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Long-term psychotherapy in trauma recovery – a consumer perspective

Long-term psychotherapy in trauma recovery – a consumer perspective

This paper reviews my psychotherapeutic journey of recovery from a traumatic childhood. When my niece’s death triggered a ‘breakdown’, my medical backgound was of no assistance. As I grew anxious, developed panic attacks, became depressed, suicidal and experienced nightmares and flashbacks I thought I was losing my mind. I consulted a clinical psychologist thinking that a few sessions would ‘fix me’. I had little insight into myself, my inner world, my relationships or my functioning. Nor did I appreciate the significance of the 10 year gap in my conscious recall. Despite my therapist providing a safe reliable and contained space it took me an inordinate period of time to trust her or realise that she could keep me in mind. She was empathic, compassionate and skilled and established a therapeutic relationship core my survival and my recovery. Over the years she bore witness to whatever I brought into the room, to the floods of dissociated fragments of trauma returning to my consciousness, and threatening to overwhelm me.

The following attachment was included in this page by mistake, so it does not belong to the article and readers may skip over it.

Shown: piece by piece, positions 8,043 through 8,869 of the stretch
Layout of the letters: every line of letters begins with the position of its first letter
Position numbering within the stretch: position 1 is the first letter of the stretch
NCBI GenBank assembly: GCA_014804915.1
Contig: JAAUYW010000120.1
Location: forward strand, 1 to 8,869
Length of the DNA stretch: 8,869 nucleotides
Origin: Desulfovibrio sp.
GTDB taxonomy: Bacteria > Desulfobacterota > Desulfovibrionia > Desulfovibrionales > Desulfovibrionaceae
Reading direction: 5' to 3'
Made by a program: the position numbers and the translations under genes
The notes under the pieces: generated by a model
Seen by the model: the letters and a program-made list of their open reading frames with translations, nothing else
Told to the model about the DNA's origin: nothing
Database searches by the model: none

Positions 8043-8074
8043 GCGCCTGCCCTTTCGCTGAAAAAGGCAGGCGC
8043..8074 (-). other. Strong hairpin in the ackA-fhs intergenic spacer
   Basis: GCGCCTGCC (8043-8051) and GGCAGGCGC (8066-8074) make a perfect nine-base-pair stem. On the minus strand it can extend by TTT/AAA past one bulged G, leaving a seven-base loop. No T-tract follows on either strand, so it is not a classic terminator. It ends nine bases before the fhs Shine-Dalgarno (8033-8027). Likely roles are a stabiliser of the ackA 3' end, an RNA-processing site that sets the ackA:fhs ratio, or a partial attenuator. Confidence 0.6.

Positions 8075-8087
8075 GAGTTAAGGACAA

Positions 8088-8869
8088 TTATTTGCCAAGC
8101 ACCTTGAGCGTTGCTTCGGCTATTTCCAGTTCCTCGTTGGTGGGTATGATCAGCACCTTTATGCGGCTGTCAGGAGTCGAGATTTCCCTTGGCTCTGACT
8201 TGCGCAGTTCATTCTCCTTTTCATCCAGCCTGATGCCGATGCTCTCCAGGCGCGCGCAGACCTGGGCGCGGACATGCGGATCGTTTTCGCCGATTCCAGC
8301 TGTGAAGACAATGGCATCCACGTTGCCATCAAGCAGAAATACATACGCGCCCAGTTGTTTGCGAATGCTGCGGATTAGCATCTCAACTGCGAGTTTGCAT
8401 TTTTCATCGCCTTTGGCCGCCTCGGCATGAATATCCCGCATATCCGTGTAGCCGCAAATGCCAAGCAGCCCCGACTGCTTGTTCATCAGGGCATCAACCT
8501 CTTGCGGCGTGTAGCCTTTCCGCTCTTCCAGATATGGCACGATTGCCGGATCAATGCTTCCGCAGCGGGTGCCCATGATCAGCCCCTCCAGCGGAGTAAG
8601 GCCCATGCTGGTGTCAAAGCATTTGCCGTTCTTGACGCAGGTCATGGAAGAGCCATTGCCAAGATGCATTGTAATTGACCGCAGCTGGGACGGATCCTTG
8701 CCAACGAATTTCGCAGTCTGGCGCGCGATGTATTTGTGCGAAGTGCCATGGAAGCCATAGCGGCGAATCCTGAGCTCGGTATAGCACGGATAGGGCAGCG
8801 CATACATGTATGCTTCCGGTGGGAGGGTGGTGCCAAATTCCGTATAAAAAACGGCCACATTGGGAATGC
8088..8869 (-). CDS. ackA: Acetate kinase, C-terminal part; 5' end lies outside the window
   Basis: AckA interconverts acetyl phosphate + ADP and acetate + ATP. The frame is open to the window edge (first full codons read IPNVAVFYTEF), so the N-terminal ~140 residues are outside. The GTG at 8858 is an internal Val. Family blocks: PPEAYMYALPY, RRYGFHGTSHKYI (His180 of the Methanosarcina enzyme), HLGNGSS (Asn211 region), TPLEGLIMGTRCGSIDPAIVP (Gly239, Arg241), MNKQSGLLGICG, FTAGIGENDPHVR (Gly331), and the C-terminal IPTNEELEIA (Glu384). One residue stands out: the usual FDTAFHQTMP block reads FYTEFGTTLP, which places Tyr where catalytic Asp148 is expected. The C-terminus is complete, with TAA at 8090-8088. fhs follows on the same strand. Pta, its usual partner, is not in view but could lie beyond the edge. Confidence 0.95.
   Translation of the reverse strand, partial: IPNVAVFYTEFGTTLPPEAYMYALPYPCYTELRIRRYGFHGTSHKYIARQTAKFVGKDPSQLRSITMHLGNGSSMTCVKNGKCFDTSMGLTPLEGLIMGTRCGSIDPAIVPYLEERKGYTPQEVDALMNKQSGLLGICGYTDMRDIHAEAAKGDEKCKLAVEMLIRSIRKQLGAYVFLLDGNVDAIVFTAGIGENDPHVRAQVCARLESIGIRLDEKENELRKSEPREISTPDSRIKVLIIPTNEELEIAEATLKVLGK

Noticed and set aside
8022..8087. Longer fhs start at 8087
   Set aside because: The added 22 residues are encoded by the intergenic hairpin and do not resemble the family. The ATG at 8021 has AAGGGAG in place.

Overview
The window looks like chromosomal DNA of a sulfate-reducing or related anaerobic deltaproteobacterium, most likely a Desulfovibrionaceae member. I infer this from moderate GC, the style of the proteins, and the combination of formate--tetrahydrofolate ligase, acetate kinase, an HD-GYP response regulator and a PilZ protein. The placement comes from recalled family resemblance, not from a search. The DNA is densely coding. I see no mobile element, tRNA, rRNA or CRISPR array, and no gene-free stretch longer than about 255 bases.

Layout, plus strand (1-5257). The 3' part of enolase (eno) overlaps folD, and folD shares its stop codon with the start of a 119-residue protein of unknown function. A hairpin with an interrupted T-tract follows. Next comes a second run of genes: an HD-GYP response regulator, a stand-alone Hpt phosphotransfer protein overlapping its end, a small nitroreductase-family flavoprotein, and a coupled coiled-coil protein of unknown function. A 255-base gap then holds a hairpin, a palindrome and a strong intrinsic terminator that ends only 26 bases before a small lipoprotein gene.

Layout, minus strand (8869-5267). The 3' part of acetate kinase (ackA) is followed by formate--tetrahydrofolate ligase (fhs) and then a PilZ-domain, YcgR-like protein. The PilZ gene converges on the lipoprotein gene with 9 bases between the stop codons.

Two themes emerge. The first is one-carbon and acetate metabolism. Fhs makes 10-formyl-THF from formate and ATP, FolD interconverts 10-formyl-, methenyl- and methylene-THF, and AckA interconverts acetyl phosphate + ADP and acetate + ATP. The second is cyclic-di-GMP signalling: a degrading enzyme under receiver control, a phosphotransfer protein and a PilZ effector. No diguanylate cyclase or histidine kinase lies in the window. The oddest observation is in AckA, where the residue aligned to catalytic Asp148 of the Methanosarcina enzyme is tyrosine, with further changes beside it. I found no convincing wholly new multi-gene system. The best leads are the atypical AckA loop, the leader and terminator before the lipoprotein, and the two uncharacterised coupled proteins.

Through a committed analytical psychotherapeutic process she guided me from terror and confusion through chaos to acceptance and understanding. I have now taken the fragments of my memories and of myself and through integration can function as a whole being for the first time, with my own unique feelings and choices, and the capacity to reflect, form deeper relationships and embrace a full rich life. This presentation will highlight a life-saving psychotherapeutic process from a consumer perspective.

Areas of Interest / Categories: Child and Adolescent Health, Dreams, Psychotherapy, Trauma, WCP 2011

WCP 2011

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